A photo of larger Pacific striped octopus.

Most octopuses are loners, but larger Pacific striped octopuses, like the one shown here, display surprising social behaviors.

PHOTOGRAPH BY RICH ROSS, CALIFORNIA ACADEMY OF SCIENCES

Katherine Harmon Courage

for National Geographic

PUBLISHED JULY 28, 2014

If recent octopus discoveries have taught us anything, it’s that these eight-armed ocean dwellers are smart. They can use tools, change color in an instant, and commission their arms to solve problems. But they generally do all this as loners.

 Now, new research into a surprisingly social octopus is shattering even the most expansive ideas of known octopus behavior. (Related: “Journey of Octopus Discovery Reveals Them to Be Playful, Curious, Smart.”)

Panamanian biologist Aradio Rodaniche first reported the Pacific striped octopus in 1991 off the coast of Nicaragua, noting its strange behavior—living in groups of possibly up to 40, laying multiple egg clutches, and mating face-to-face and sucker-to-sucker. Most other octopus species, for instance, come together only to mate.

But scientists didn’t see another one of these curious octopuses for another 20 years, when Richard Ross, a biologist at the California Academy of Sciences, came across one in 2012. Through a commercial collector, he acquired several wild specimens to study in the lab.

Ross is one of the few scientists who are studying and observing some of this octopus’s truly bizarre—and sometimes anxiety-provoking—behavior, which he and his team will describe in an upcoming publication.

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From The Coral Triangle, The 2011 Hearst Philippine Biodiversity Expedition, A California Academy of Sciences Special Publication

 

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From The Coral Triangle, The 2011 Hearst Philippine Biodiversity Expedition, A California Academy of Sciences Special Publication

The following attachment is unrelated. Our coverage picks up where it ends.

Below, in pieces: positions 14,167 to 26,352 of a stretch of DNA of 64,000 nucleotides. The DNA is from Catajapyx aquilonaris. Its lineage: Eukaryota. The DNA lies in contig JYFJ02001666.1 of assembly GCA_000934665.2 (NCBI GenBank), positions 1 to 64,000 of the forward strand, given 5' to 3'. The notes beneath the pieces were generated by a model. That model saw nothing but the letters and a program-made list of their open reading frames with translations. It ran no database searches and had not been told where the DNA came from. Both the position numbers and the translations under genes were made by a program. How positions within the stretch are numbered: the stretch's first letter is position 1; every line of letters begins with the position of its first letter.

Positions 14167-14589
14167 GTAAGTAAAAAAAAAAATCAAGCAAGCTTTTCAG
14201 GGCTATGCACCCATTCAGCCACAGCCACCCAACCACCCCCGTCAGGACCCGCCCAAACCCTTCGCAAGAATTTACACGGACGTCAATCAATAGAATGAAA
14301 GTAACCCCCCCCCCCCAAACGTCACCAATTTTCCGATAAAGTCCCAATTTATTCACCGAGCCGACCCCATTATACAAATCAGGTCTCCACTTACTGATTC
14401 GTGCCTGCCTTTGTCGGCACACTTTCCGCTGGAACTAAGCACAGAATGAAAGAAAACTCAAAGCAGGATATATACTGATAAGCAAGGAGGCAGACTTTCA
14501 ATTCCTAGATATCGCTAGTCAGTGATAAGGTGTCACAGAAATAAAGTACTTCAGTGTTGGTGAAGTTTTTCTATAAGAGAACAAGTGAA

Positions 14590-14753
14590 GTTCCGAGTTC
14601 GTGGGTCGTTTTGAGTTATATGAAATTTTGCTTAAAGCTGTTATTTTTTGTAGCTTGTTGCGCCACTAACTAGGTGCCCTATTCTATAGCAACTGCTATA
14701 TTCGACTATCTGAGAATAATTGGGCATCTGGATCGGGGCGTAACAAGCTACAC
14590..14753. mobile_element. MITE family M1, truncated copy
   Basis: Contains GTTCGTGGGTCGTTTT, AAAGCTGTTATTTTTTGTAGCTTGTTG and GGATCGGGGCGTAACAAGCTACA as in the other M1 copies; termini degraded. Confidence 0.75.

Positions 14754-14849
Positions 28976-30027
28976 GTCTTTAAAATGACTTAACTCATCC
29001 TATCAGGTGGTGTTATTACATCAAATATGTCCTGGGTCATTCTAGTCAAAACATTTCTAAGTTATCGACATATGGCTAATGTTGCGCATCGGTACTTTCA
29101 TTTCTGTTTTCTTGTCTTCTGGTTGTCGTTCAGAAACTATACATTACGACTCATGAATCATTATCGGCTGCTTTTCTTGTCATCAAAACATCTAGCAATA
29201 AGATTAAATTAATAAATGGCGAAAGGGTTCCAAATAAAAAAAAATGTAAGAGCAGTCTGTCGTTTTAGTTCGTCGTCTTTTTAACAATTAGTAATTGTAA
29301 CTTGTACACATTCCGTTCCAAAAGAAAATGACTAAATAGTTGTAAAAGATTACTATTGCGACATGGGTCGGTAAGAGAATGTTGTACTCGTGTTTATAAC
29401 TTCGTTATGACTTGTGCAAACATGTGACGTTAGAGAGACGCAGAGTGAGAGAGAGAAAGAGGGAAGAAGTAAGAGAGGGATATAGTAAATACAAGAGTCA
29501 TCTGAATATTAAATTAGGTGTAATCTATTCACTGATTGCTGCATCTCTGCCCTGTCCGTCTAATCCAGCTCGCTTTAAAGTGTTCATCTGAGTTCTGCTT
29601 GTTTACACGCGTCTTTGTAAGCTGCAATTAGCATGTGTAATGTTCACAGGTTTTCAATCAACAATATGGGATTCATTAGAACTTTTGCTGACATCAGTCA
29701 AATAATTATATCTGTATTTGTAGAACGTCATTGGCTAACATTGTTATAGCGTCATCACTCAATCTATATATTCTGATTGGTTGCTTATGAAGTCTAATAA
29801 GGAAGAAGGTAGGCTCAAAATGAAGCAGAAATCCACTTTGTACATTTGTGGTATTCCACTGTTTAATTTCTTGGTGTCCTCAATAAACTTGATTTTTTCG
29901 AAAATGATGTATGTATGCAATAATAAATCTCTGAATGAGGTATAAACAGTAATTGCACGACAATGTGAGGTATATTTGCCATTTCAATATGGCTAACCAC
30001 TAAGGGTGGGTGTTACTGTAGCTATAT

Originally published in ReefsMagazine.com and on this site

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penn
On April 6, 2014, I was on Penn’s Sunday School talking to Penn Jillette, Michael Goudeau and Matt Donnelly about all kinds of stuff including the Bobbit worm. The iTunes blurb – “Rich Ross tells us horror stories about cephalopods and Jay Frank tells us about the newest ways to monetize music.” I am in and out all over the episode because I was actually in studio for the taping and the Rich proper part starts around 1:06

Listen and  subscribe to the podcast on itunes – http://itunes.apple.com/podcast/penns-sunday-school/id504257078 . If you don’t like itunes you can hear it here

 

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Originally from Advanced Aquarist

This week, Chad Vossen of Vossen Aquatics and builder of the famed Vossen Larval Snagger, started feeding tiny clownfish, including Platinum clowns to his very young Dwarf Cuttlefish, Sepia bandensis. Cuttlefish hunting and feeding is always amazing to watch, but watching a cuttlefish hunt and eat a captive bred designer clownfish brings the experience to a whole ‘nother level that will thrill some while making others uncomfortable. After all that is a captive bred fish, and every captive bred fish is special, and expensive captive bred fish are even more special right?

One of the biggest hurdles in breeding cuttlefish and other cephalopods is the need for different sizes of live foods as the cuttles grow. Hatchling cuttles need tiny prey, juvenile cuttles need bigger prey, and adults need still bigger prey. More »

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